One refugee is one too many
THE STATISTICS are staggering. The UN High Commission for Refugees (UNHCR) puts the number of forcibly displaced people at a whopping 65.6 million worldwide, with 22.5 million international refugees globally. The agency says these statistics mean that “28 300 people a day are forced to flee their homes and countries because of conflict and persecution”.
And as we commemorated World Refugee Day yesterday, and in the era of Trumpism, and crises in Syria and other war-torn countries, we mustn’t forget the refugee crisis on our own doorstep.
Uganda is a humanitarian crisis waiting to happen, with nearly a million refugees in that country. It hosts the highest number of refugees in Africa, who keep streaming in from war-ravished countries such as South Sudan. At least 2 000 new refugees are believed to arrive each day.
Meanwhile, Tanzania, next door, is also facing a flood of refugees, mostly from Burundi in the troubled Great Lakes region. According to the UNHCR, Nyarugusu refugee camp has become the third largest in the world.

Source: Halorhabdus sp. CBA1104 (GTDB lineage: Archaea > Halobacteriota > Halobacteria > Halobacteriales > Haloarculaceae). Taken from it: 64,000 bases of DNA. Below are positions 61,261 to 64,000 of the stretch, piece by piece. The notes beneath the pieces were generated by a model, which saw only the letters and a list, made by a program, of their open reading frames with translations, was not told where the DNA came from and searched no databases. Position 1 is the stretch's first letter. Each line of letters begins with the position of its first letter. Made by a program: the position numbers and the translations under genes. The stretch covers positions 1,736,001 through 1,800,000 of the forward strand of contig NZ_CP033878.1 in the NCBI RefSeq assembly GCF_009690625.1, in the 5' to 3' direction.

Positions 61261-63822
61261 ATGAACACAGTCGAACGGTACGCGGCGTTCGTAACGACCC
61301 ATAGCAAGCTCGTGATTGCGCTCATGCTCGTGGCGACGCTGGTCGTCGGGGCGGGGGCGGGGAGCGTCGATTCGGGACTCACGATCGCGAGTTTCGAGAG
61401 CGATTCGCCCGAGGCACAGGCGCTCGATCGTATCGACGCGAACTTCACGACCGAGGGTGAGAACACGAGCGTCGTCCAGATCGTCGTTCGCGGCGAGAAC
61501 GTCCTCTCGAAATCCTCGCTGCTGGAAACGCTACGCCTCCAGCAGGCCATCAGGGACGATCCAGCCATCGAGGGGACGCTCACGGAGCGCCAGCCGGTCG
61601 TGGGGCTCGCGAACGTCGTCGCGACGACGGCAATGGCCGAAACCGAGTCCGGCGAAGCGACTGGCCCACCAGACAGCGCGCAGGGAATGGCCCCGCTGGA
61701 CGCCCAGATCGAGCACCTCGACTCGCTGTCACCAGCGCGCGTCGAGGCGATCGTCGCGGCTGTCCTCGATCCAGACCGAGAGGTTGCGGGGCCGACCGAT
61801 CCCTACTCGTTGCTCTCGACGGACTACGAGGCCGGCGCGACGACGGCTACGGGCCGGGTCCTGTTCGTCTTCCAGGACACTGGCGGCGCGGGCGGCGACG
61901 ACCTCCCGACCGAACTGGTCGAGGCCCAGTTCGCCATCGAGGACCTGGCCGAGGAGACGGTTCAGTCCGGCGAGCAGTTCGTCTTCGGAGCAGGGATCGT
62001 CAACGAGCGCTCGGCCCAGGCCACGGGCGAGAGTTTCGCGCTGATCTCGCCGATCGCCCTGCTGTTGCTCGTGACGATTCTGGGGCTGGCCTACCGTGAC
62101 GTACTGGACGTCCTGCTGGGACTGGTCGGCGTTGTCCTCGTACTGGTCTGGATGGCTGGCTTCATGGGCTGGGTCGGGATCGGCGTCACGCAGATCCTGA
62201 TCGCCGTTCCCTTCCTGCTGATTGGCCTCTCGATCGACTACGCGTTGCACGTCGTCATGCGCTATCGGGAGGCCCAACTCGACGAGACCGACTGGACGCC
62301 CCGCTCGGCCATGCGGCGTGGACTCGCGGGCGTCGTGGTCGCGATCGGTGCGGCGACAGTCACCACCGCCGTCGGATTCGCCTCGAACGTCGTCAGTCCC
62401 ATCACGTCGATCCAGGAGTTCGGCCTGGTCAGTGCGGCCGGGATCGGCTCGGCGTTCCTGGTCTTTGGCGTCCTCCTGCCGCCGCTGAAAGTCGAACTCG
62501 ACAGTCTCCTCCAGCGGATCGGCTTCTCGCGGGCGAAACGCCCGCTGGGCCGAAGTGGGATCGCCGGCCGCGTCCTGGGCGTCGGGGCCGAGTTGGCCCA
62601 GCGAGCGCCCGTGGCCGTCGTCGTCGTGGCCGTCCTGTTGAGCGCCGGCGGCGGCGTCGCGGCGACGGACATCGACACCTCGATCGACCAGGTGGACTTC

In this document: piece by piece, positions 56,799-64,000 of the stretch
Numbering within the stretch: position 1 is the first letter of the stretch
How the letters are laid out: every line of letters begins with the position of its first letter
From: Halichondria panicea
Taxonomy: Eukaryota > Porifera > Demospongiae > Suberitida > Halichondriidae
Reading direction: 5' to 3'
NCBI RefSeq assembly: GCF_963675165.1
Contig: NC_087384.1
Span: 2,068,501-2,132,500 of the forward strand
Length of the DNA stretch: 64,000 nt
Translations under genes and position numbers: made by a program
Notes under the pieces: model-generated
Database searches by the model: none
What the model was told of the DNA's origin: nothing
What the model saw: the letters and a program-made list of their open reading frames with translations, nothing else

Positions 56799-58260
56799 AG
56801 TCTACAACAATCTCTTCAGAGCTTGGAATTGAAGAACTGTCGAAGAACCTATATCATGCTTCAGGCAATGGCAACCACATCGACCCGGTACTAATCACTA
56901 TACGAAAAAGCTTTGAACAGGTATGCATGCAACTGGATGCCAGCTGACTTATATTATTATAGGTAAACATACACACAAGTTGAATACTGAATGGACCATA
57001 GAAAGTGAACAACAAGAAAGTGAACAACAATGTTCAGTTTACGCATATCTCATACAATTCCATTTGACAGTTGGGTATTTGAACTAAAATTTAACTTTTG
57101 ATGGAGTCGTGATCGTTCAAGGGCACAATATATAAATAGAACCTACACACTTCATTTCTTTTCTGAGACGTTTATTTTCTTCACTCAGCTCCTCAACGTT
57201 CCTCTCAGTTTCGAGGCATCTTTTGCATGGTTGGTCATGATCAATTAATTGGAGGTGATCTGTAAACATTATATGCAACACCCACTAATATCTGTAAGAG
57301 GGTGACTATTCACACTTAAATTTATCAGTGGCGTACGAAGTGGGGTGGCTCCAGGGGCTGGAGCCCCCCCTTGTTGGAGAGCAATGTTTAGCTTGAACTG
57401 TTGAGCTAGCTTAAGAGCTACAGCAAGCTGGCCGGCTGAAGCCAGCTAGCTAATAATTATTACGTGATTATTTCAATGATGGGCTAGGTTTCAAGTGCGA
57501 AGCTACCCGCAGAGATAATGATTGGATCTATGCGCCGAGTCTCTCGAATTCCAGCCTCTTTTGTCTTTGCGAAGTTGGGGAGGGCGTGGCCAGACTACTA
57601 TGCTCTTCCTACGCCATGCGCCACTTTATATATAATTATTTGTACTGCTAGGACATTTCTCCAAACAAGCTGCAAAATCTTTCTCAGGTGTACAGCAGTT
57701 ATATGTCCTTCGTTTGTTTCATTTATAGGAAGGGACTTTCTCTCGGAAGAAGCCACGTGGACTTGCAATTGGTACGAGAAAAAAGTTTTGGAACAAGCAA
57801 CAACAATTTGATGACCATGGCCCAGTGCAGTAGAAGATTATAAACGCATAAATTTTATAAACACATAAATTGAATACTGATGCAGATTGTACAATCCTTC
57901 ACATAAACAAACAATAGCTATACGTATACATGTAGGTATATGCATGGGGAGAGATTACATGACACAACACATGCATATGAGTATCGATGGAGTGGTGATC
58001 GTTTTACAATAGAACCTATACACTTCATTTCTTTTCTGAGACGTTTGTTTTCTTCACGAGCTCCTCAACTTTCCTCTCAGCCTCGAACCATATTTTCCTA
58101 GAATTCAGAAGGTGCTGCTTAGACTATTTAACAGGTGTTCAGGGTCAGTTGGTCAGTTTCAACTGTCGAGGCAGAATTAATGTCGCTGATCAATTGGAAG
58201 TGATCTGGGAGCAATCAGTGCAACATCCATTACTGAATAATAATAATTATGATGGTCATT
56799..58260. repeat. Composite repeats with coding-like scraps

Here is South Africa, nearly 122 000 refugees and just over a million asylum seekers arrived to find a better life, according to the 2015 figures supplied by the UNHCR. It says that last year, South Africa hosted 91 043 refugees and 218 299 asylum seekers.
The numbers are a drop in the ocean compared to what countries like Tanzania and Uganda are dealing with, but one person fleeing their country to seek refuge here, in 2017, is one too many. We must put an end to conflict, and our leaders must deal firmly with their peers who are destroying their countries and forcing thousands to flee.
The refugee crisis needs more attention from the continent’s leaders. Humanitarian organisations alone cannot cope with the demand to care for these displaced people.
Tomorrow and on Friday, a summit in Kampala to drum up support to deal with the crisis and raise the much-needed funds will hopefully bring us closer to dealing with the challenges.
While we wait for leadership, we must also help fellow Africans fleeing persecution in their own countries. Uganda and Tanzania alone cannot bear the brunt of the refugee crisis. We must all join hands and help. If there is a time for African solutions to African problems, this is it.